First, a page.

By Jack Nissen and Karen Hopper Usher
Editor’s Note: This is the first in a series of stories on how climate change is expected to affect the Great Lakes region.
The planet got hot, fast. Each of the last three years were records in terms of mean global temperature over the past 150 years.
On average, the Great Lakes region is two degrees warmer than it was in 1912, according to the Great Lakes Integrated Sciences Assessment, which is produced by the University of Michigan and Michigan State University. By 2100, average temperatures could increase by 11 degrees Fahrenheit.
It’s rare, but the planet’s overall climate has changed rapidly in the past. Volcanic explosions and meteor impacts did the trick then. This time around it’s us. We’re using too many fossil fuels, which puts more greenhouse gases into the atmosphere and heats up the planet faster than before, according to the fifth assessment report from the Intergovernmental Panel on Climate Change.
A rapidly warming planet introduces an array of impacts that swirl in uncertainty. While experts try to predict what to expect, nothing is set in stone.
“You’re literally looking at an ecological experiment taking place in front of our eyes,” said Jeffrey Andresen, Michigan’s state climatologist. “One thing that we do know about projections for the future is all of them–and there are no exceptions–all of them call for warmer mean temperatures.”
The challenges of predicting environmental impacts didn’t deter one magazine from making the attempt. Michigan came out of that exercise looking good.
Popular Science produced a video last December that concludes that Michigan will be the best place to live in the United States in 2100. That’s because the state is among the areas likely to avoid the increasing threats of droughts, mosquitoes, hurricanes, floods and forest fires facing the rest of the country because of global climate change, according to the magazine. In the coming years, only parts of North Dakota, Minnesota, Wisconsin, Michigan, New York, Vermont and Maine would mostly avoid these threats.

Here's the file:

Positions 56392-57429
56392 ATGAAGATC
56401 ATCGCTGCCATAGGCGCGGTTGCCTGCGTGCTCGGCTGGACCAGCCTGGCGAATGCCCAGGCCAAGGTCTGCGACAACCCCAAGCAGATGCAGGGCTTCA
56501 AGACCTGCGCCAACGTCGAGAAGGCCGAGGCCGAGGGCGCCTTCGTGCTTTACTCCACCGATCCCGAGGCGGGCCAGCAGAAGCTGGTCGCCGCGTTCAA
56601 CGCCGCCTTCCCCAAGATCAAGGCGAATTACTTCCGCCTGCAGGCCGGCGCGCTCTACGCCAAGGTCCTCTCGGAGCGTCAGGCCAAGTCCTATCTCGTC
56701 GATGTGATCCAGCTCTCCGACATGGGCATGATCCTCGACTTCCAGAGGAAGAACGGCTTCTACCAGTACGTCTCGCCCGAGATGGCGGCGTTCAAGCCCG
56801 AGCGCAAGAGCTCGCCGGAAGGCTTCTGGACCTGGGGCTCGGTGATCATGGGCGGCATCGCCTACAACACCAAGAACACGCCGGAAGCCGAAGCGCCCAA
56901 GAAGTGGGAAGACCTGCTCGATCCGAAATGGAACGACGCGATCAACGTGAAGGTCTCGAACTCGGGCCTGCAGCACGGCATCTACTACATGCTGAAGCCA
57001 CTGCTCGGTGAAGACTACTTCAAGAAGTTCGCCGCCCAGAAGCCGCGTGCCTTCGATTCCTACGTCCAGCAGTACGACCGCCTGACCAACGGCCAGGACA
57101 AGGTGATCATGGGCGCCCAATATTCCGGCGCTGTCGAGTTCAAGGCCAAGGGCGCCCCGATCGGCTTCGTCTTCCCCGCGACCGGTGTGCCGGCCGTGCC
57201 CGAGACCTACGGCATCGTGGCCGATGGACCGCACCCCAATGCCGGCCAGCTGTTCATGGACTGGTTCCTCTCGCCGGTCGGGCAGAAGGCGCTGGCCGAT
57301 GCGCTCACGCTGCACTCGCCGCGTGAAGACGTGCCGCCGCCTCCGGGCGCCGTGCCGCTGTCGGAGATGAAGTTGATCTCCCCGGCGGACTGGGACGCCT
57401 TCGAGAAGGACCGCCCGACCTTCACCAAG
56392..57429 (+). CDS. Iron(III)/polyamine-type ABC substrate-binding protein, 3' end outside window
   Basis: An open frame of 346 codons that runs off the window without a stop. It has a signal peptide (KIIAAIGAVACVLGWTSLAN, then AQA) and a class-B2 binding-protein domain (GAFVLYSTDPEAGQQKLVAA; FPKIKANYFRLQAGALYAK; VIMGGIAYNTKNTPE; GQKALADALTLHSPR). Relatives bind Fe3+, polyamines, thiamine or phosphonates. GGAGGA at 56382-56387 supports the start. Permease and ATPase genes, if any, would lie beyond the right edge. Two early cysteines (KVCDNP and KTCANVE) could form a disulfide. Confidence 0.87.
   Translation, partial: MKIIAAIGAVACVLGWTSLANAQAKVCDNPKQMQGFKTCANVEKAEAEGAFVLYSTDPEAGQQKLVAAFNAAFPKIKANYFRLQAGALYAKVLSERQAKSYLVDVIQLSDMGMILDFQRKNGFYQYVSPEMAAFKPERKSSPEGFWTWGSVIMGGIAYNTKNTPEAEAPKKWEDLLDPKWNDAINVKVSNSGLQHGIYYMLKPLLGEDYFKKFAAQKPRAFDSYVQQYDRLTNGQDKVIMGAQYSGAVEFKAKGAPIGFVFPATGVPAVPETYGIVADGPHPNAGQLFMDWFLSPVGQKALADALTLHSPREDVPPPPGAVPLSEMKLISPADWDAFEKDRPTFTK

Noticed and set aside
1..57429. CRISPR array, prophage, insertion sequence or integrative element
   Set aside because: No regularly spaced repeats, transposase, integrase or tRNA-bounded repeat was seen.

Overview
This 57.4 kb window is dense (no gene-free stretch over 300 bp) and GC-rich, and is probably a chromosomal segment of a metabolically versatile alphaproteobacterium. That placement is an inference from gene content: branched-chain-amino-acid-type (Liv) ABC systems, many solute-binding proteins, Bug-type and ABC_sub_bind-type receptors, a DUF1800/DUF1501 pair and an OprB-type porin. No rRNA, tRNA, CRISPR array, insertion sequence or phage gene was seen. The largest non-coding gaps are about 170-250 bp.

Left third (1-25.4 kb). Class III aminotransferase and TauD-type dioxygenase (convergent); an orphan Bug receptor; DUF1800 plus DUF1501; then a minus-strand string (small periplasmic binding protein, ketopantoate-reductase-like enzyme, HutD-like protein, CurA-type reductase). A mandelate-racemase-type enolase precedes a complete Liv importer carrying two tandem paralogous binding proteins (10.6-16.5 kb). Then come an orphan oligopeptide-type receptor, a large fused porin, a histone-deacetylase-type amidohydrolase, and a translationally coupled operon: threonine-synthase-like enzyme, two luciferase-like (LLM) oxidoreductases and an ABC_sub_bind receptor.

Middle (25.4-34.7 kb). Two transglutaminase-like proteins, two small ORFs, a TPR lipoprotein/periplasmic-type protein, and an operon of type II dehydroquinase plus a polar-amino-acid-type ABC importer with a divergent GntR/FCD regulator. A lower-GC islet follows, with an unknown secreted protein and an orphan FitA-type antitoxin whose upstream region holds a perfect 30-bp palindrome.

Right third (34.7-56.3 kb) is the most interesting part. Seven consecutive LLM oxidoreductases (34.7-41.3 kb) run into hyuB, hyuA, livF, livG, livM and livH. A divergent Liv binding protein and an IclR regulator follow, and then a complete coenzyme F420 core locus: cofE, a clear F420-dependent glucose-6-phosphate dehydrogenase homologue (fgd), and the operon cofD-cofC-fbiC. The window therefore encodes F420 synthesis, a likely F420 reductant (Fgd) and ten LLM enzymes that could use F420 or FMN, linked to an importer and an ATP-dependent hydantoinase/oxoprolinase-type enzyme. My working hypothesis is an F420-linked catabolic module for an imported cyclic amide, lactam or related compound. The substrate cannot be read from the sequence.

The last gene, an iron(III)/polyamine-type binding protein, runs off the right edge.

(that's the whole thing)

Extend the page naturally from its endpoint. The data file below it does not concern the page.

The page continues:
“We wanted to give a simple visual to show what some of the near-term consequences of global warming climate change will be,” said Peter Hess, the author of the story.
Because we often think of climate change as something far off, we think it’s something our children will have to contend with, Hess said. Well, no. There will be significant effects in our lifetime.
Is Michigan the place to weather the climate? Tough call.
Michigan fares pretty well compared to other states, Andresen said. Throw in all of the potential problems, such as those mentioned in Popular Science’s video and look at the collective threats, Michigan historically does very well.
But that doesn’t mean the Great Lakes region, or even the parts of the states mentioned in the video, are safe from problems of their own.
Predictions concerning future weather events vary, but both Popular Science and Andresen agree, more extreme weather is coming.
Experts predict erratic precipitation. That could mean flooding. It could mean droughts. Only time will tell.
Among the questions needing answers: How will living things interact with their changing environment? What will change with Great Lakes hydrology? Will there be longer growing seasons?
And what will happen to tourism?
Over the next few days, we’ll explore some of those questions.
Tomorrow: Will the whole country descend upon Michigan in 2100?
Read the rest of the series: